Labeling issue far from finished
ST. LOUIS -- The debate over GMOs and GMO labeling will continue, despite passage of compromise federal legislation, an expert says."If you thought this new act would make the labeling issue go away, I think it might be mistaken," said Carmen Bai...
ST. LOUIS - The debate over GMOs and GMO labeling will continue, despite passage of compromise federal legislation, an expert says.
“If you thought this new act would make the labeling issue go away, I think it might be mistaken,” said Carmen Bain, a sociologist at Iowa State University. Her teaching and research focuses on the sociology of agricultural and food systems, and she has studied Americans’ attitudes on GMOs and GMO labeling.
Bain spoke during the recent National Press Foundation fellowship on the Future of Food and Agriculture in St. Louis. The four-day event covered a wide range of food and agricultural issues.
To understand the debate on GMO labeling, it’s necessary to realize that “GMOs really are a proxy for many of their (critics) other concerns about the agrifood system,” Bain said.
“They’re fundamentally critical of industrial agriculture that’s dependent on chemicals and biotechnical."
Critics are concerned about the environment and human health, growing consolidation in the agrifood system, and corporate control of patents, said Bain, who stressed she’s not taking a position on whether those concerns are valid.
The important point is, ”We have to engage in these broader value issues if we want to engage seriously in this discussion,” she said.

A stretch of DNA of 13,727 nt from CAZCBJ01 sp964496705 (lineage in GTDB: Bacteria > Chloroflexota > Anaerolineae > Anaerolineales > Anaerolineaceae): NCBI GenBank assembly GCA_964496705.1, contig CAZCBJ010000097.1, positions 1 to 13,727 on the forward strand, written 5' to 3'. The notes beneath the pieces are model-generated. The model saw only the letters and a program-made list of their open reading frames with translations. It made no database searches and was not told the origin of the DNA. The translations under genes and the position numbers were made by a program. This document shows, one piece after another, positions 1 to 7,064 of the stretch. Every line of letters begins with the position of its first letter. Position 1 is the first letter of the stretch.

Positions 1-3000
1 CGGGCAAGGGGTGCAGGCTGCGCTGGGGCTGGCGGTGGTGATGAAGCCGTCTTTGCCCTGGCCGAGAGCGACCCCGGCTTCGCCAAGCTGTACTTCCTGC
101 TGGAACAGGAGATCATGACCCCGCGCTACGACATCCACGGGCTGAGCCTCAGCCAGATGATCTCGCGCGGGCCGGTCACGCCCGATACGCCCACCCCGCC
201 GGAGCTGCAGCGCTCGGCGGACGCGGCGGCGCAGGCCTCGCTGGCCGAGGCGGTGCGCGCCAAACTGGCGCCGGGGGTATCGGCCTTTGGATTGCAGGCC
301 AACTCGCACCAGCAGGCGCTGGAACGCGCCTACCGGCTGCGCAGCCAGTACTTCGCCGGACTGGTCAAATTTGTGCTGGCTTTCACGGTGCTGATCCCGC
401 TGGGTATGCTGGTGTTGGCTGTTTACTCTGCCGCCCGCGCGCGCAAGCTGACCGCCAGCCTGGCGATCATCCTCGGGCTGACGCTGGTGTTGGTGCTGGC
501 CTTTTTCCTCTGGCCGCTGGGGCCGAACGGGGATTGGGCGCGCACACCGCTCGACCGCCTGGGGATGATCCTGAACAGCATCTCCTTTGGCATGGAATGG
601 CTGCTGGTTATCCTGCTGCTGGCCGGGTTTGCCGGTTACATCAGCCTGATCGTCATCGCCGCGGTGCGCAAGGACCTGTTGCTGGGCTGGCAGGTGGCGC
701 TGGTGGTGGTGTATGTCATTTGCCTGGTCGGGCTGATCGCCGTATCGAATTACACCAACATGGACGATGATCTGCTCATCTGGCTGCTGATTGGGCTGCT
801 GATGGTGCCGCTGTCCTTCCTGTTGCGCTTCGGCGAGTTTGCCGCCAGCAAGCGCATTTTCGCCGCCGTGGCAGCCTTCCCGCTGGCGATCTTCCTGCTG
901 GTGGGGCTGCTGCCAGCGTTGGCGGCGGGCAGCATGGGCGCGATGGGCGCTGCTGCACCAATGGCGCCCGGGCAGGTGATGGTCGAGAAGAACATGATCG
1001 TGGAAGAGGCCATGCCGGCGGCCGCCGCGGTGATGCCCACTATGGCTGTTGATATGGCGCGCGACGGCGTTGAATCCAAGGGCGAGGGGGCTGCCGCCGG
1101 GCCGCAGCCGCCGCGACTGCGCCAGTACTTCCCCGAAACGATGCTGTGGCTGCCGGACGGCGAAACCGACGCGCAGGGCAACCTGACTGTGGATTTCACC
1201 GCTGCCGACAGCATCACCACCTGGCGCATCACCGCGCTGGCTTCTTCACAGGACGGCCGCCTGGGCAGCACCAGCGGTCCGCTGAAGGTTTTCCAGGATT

President Barack Obama recently signed into law compromise legislation establishing national GMO labeling. It requires most food packages to carry a text label, a symbol or an electronic code, which can be read by a smartphone, that indicates if the food contains genetically modified organisms, or GMOs.
The U.S. Food and Drug Administration says GMOs, which are thought to be in about 75 to 80 percent of the nation’s food, are safe. As a result, national labeling hadn’t been required.
Opponents of GMO labeling, primarily commodity groups and food companies, had based their case on science. Several states, including Vermont, passed their own laws requiring GMO labeling, showing that “the effort to frame the debate as purely one to do with science hasn’t been successful,“ Bain said.
GMO critics, in contrast, enjoyed at least partial success by arguing that, safe or not, people should know what’s in their food, framing the debate in terms of choice, not science, she said.
Now, the U.S. Department of Agriculture has two years to write the federal law, which will preempt state laws.
GMO critics will continue their fight, despite the new federal legislation, Bain said.
“We’re going to see a shift in the focus of anti-GMO groups,” she said.
The new push likely will include efforts to regulate gene-editing and to target GMOs foods in the marketplace, she said.